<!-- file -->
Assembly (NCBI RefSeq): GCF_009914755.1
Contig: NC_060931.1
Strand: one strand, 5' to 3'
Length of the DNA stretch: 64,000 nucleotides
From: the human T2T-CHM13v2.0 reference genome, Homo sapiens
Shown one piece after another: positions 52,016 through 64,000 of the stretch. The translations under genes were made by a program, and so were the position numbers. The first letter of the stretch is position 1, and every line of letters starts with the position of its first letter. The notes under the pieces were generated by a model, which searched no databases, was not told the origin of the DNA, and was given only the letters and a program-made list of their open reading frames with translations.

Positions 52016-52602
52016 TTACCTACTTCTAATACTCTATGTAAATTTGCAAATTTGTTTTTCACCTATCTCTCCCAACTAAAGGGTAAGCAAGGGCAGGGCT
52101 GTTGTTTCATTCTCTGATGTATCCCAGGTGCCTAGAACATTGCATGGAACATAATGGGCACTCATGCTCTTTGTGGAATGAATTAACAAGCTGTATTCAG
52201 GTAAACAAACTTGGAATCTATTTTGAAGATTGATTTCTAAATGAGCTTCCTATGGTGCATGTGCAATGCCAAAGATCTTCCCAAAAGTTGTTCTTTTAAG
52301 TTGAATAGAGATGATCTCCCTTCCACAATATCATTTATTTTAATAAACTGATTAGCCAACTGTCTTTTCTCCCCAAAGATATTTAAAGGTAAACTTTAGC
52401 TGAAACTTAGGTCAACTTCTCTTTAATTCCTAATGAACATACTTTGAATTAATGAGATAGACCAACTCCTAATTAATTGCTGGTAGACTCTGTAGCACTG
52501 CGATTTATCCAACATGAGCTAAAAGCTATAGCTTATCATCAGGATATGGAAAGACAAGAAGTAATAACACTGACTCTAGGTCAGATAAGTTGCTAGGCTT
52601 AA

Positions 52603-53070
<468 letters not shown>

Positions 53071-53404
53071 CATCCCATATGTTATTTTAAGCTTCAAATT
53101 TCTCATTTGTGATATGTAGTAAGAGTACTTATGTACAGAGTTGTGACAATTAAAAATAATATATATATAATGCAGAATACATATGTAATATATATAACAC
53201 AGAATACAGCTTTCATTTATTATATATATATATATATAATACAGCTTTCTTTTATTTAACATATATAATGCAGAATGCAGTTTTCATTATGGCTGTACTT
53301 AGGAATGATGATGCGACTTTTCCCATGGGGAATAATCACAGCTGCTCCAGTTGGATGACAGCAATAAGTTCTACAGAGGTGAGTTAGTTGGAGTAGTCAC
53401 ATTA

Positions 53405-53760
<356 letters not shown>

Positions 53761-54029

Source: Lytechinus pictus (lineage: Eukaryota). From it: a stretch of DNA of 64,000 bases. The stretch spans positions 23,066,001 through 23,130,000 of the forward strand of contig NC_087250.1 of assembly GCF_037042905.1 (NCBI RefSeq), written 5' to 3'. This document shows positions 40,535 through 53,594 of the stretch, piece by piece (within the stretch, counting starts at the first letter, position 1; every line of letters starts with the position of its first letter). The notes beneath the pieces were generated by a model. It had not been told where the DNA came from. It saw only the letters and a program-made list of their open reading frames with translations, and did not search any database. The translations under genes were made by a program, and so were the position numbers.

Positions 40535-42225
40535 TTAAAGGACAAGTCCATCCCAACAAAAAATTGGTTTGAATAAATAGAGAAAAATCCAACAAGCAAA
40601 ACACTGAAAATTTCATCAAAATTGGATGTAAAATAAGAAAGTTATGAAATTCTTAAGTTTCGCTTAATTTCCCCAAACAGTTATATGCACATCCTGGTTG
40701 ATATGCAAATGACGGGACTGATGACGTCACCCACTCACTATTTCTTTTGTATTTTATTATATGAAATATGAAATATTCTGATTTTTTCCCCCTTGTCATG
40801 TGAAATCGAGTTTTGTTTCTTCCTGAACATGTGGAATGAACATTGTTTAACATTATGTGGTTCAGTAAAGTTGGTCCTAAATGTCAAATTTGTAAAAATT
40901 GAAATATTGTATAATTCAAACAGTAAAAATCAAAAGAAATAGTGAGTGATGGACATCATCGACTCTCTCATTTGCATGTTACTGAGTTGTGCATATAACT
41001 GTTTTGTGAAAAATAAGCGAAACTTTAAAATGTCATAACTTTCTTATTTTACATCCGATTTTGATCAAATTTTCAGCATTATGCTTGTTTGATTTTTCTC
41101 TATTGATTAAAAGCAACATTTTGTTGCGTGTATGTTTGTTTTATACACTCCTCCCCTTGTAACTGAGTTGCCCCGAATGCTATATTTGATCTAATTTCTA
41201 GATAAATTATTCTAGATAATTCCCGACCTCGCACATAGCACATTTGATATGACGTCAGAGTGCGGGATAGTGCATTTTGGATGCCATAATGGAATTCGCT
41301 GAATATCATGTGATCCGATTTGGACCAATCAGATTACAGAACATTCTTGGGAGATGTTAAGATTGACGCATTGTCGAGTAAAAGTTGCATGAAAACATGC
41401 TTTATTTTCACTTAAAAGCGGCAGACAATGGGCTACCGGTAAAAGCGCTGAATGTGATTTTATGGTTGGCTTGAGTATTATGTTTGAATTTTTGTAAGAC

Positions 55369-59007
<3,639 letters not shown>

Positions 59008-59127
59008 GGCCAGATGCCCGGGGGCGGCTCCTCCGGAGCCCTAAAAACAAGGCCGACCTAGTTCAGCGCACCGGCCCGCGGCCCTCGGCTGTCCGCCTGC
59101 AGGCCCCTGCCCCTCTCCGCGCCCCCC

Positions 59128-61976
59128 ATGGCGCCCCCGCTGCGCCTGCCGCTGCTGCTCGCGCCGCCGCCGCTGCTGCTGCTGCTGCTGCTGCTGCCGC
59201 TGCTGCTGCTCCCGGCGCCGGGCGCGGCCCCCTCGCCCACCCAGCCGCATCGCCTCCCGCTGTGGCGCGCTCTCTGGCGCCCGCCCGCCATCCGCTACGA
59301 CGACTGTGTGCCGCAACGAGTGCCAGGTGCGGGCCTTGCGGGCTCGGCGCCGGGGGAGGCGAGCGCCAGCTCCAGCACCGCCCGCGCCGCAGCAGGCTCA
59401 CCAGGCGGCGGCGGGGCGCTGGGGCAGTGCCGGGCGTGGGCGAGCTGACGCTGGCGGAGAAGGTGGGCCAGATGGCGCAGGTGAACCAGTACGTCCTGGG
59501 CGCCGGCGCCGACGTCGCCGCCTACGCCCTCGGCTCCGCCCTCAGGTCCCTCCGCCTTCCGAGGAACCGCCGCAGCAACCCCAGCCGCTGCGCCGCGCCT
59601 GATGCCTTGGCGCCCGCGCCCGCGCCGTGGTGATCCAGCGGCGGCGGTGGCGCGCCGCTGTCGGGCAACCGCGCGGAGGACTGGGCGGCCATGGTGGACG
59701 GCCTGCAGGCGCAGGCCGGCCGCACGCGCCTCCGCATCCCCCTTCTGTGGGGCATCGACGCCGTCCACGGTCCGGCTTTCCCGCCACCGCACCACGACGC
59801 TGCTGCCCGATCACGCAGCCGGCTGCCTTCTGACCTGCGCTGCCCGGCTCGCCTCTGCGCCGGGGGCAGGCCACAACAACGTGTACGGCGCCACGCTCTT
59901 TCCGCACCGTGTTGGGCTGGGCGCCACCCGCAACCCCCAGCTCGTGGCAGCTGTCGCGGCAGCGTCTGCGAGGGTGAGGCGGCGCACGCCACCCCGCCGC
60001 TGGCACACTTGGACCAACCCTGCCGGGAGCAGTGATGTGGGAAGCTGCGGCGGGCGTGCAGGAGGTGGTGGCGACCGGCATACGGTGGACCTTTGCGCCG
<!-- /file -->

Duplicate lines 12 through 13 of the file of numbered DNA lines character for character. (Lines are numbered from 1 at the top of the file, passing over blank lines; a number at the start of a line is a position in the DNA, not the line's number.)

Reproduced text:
52401 TGAAACTTAGGTCAACTTCTCTTTAATTCCTAATGAACATACTTTGAATTAATGAGATAGACCAACTCCTAATTAATTGCTGGTAGACTCTGTAGCACTG
52501 CGATTTATCCAACATGAGCTAAAAGCTATAGCTTATCATCAGGATATGGAAAGACAAGAAGTAATAACACTGACTCTAGGTCAGATAAGTTGCTAGGCTT